a lesbian/feminist publication houston, texas IZ^^/h
vol. II no. 3 march 1976 DvJM-
"My Son Was Embarrassed../'
Lesbian Mother's Plight
In December, 1975, a Dallas jury--charged with finding Mary Jo Risher an unfit
mother--did so in a 10-2 decision. As a result, Mary Jo, a self-avowed lesbian, lost
custody of her nine-year-old adopted son, Richard. The testimony of her 17-year-old
son, Jimmy, was damaging enough to outweigh all the testimony offered in Mary Jo's behalf by expert witnesses. Jimmy declared himself embarrassed by his mother's lesbianism and pleaded with the jury to remove his little brother from his mother's home.
The following is based on notes written during a telephone interview with Mary
Jo Risher and Ann Foreman on Saturday, February 7, 1976.
Jimmy had overheard a conversation between me and my mother, and he came to me
and asked if I would answer a question. I've always tried for an honest relationship
between us, and I said yes. He said, Are you a lesbian? I said, Do you really want
the answer to that question? And he said yes so I said yes.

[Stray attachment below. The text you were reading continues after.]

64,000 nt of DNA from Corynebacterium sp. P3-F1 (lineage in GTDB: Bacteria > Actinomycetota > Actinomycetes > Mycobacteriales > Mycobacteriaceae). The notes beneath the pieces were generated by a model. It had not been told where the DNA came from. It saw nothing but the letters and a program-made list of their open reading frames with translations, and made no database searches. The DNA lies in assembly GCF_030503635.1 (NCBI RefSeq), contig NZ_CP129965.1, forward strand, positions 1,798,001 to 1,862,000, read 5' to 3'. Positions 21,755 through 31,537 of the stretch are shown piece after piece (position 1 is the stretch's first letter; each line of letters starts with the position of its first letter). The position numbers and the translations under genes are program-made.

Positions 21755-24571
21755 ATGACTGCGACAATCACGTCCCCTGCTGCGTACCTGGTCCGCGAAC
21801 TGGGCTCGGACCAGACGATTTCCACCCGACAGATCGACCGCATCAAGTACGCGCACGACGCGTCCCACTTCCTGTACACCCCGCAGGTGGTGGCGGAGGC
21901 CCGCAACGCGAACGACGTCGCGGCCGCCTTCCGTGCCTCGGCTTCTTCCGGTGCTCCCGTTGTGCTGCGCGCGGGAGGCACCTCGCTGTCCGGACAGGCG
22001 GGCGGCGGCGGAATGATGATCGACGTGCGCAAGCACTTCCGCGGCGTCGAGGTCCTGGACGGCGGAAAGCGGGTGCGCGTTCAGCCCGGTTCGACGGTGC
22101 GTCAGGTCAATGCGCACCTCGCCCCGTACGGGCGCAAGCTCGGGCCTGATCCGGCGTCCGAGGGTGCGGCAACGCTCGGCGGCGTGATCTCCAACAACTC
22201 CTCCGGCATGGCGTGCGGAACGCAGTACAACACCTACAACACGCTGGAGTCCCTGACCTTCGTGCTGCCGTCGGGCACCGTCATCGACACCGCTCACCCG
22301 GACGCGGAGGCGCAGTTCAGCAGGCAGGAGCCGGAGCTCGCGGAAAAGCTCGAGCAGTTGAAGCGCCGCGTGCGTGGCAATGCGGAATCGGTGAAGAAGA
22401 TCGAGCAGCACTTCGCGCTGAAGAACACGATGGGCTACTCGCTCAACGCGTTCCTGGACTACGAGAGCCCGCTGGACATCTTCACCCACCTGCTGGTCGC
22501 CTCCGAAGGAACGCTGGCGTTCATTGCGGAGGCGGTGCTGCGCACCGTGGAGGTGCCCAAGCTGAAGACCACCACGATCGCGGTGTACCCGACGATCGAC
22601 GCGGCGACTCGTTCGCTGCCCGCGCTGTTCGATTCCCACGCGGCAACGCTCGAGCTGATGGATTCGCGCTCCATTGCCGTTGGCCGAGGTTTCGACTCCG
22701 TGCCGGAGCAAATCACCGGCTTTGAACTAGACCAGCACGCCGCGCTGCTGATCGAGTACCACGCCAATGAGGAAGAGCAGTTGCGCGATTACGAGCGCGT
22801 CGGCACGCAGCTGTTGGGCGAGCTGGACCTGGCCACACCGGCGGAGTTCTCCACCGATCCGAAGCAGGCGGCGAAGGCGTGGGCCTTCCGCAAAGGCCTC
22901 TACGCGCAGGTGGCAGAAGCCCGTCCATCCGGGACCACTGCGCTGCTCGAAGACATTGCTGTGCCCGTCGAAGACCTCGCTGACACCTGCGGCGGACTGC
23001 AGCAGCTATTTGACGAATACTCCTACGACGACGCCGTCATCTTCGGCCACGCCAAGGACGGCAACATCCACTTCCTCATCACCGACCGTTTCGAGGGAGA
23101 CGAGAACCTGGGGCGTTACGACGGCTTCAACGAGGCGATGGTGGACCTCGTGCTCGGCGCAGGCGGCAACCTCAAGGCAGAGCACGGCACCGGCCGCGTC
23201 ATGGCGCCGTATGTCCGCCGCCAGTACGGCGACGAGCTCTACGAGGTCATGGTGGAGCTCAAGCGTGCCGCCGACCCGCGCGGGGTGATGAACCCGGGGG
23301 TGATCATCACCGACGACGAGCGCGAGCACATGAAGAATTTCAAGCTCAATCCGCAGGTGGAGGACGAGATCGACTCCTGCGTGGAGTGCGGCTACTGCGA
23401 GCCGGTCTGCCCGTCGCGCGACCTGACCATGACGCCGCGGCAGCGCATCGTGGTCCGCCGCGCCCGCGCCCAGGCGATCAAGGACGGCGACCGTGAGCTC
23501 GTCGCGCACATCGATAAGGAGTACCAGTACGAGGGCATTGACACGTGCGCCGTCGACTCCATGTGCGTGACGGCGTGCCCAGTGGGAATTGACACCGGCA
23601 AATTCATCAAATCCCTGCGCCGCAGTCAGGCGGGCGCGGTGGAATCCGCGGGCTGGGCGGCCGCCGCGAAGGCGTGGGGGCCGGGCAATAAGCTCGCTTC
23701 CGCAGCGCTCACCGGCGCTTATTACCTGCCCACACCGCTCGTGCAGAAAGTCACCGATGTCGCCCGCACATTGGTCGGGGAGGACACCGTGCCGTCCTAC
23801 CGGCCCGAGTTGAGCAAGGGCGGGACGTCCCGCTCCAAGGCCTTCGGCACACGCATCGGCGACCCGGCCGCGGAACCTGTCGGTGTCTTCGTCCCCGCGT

Everything seemed to be all right then, but later he told the psychologists that
everything was okay in the family until Ann moved in. He liked Ann, they talked a lot.
But maybe he was jealous of her.
Anyway, Jimmy called from my mother's house in September, 1974, and told me he
had a car. He'd been begging for a car, and I hadn't been able to get him one. I'd
asked his father (Doug Risher) about buying a car for Jimmy, but he'd said no. Now
suddenly Jimmy had a car, and he began living with my mother at that point, but we
continued to have a good relationship. He would call Ann about things
Then I got a subpoena from the sheriff and in October, 1974, we had a preliminary
hearing about removing the boys immediately. At that time the Judge said for the boys
to stay with me, and he sent the car back to Jimmy's father. Between that time and
September, 1975, Jimmy lived with my mother and then later with his Grandmother Risher.
He didn't want to live with his father; but North Mesquite High School found out that
he wasn't living with either of his parents and told him he had to live with one or the
other. So in September, 1975, he went to live with his father, and he hasn't spoken
to me or any of my family since then. I've only seen him in court.
He was embarrassed by me, he told the jury. Well, what teenager is not embarrassed
about his parents—anything ... the way they talk, the way they look, anything. I was
embarrassed by my parents too. I don't think the jury took that sort of thing into account.
cont. on page 14